Investors love stocks that consistently beat the Street without getting ahead of their fundamentals and risking a meltdown. The best stocks offer sustainable market-beating gains, with robust and improving financial metrics that support strong price growth. Does United Technologies Corporation (NYSE:UTX) fit the bill? Let's look at what its recent results tell us about its potential for future gains.

What we're looking for
The graphs you're about to see tell United Technologies' story, and we'll be grading the quality of that story in several ways:

  • Growth: Are profits, margins, and free cash flow all increasing?
  • Valuation: Is share price growing in line with earnings per share?
  • Opportunities: Is return on equity increasing while debt to equity declines?
  • Dividends: Are dividends consistently growing in a sustainable way?

What the numbers tell you
Now, let's look at United Technologies' key statistics:

UTX Total Return Price Chart

UTX Total Return Price data by YCharts

Passing Criteria

3-Year* Change

Grade

Revenue growth > 30%

19.8%

Fail

Improving profit margin

9.2%

Pass

Free cash flow growth > Net income growth

(11.9%) vs. 30.8%

Fail

Improving EPS

32.3%

Pass

Stock growth (+ 15%) < EPS growth

57.1% vs. 32.3%

Fail

Source: YCharts.
*Period begins at end of Q4 2010.

UTX Return on Equity (TTM) Chart

UTX Return on Equity (TTM) data by YCharts

Passing Criteria

3-Year* Change

Grade

Improving return on equity

(3.8%)

Fail

Declining debt to equity

32%

Fail

Dividend growth > 25%

38.8%

Pass

Free cash flow payout ratio < 50%

42.7%

Pass

Source: YCharts.
*Period begins at end of Q4 2010.

How we got here and where we're going
United Technologies puts together a passable performance by picking up four out of nine possible passing grades. United Technologies' revenue has been growing quite steadily, but the company's free cash flow started to diverge from its net income over the past few quarters. Moreover, United Tech's stock growth has been outpacing the growth of its bottom line, which could be a sign of unsustainable valuations. How might this diversified manufacturer fuel greater revenue growth and reverse the decline in its free cash flow? Let's dig a little deeper to find out.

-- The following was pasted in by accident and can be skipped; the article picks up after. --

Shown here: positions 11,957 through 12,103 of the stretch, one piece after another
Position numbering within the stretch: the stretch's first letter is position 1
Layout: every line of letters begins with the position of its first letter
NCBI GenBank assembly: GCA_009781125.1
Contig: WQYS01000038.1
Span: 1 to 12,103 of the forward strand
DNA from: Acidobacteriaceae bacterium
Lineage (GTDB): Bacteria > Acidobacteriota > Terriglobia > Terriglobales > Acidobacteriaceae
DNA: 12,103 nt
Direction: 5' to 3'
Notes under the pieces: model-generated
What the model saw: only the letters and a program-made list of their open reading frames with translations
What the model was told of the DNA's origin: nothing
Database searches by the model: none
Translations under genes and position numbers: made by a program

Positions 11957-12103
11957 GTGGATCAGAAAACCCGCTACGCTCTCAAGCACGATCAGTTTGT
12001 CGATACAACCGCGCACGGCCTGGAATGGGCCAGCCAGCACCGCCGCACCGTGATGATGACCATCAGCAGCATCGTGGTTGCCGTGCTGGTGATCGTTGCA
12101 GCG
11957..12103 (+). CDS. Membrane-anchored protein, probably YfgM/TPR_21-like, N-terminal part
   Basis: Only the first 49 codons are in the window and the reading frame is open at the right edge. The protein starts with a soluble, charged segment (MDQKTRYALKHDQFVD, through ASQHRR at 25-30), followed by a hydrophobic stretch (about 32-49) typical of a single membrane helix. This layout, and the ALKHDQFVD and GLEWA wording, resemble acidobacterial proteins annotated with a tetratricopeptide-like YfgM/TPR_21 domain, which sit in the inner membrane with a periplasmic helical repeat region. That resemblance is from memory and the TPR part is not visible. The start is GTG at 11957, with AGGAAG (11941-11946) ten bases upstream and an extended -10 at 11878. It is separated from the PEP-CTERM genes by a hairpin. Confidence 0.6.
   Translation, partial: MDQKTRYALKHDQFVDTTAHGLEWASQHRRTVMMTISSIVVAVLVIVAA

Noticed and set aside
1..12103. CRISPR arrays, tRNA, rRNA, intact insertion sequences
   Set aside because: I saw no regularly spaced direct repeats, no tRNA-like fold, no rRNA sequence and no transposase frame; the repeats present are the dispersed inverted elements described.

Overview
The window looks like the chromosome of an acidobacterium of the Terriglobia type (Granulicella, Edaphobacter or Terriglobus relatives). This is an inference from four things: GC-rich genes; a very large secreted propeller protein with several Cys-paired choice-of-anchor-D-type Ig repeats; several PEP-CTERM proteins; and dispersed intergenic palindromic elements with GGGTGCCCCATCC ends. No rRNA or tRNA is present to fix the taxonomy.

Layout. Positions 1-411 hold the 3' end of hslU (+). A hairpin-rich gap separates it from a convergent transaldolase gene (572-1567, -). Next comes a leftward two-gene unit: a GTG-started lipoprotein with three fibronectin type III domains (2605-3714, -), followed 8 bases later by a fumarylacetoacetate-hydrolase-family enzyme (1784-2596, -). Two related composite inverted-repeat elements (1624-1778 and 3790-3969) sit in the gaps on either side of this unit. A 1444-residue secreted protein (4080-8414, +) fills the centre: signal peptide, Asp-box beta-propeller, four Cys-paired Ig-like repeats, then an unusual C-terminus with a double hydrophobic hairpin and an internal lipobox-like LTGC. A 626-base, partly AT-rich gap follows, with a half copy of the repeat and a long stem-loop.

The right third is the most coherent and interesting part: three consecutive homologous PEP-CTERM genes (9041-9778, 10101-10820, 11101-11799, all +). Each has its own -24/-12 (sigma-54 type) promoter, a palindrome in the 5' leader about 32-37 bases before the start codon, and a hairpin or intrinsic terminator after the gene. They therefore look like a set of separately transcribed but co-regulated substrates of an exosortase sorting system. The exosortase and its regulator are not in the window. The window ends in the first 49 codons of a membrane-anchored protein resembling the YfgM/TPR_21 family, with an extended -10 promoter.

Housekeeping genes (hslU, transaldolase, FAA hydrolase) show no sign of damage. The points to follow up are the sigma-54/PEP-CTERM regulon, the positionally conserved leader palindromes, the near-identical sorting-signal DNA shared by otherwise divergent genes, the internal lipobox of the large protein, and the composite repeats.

United Tech recently posted market-topping revenue and earnings -- which are up 9% and 16% respectively -- as compared to 2012's results. United Tech's management noted that the company sports a strong pipeline of commercial orders for the upcoming year, and it expects to invest almost $4 billion in capital expenditures, acquisitions, and share repurchases this year. However, United Technologies has been plagued by persistent problems with Boeing's (NYSE:BA) 787 Dreamliner aircraft, for which it supplies important components, as well as underwhelming ongoing economic conditions in Europe coupled with falling demand from military customers.

The company should benefit from its underlying competitive advantage in aerospace and building systems business as both air travel and urbanization continue to grow in sync with each other. With its acquisition of Goodrich, United Technologies is expected to save around $500 million from cost synergies by 2016, which will boost earnings by the tune of $250 million per year.

United Technologies stumbled last week due to rumors of a spinoff of its Sikorsky helicopter division, which has become the focal point of a heated debate among shareholders. Fool contributor Rich Smith points out that Sikorsky would be valued at just one time its annual sales, whereas United Tech's shares currently trade at 1.65 times sales. Sikorsky also continues to benefit from increased Department of Defense spending -- the segment recently won a $724 million contract to provide 57 Black Hawk helicopters by June 2015. United Tech also bagged a $549.9 million contract to deliver 37 Sikorsky Seahawk helicopters to the U.S. Navy.

Other United Tech divisions also continue to earn big contracts, including one $167 million award for operational and maintenance support on F135 engines for Lockheed Martin's F-35 stealth fighter jets through December 2016. Rich Smith notes that United Technologies has several government defense projects in other countries as well, including a $183 million contract to set up and install ground stations for the Royal Saudi Air Force, and a $4.7 billion contract with Canada to deliver 28 Cyclone Maritime helicopters built by both Sikorsky and General Dynamics.

Putting the pieces together
Today, United Technologies has some of the qualities that make up a great stock, but no stock is truly perfect. Digging deeper can help you uncover the answers you need to make a great buy -- or to stay away from a stock that's going nowhere.

Alex Planes has no position in any stocks mentioned. The Motley Fool owns shares of General Dynamics and Lockheed Martin. Try any of our Foolish newsletter services free for 30 days. We Fools don't all hold the same opinions, but we all believe that considering a diverse range of insights makes us better investors. The Motley Fool has a disclosure policy.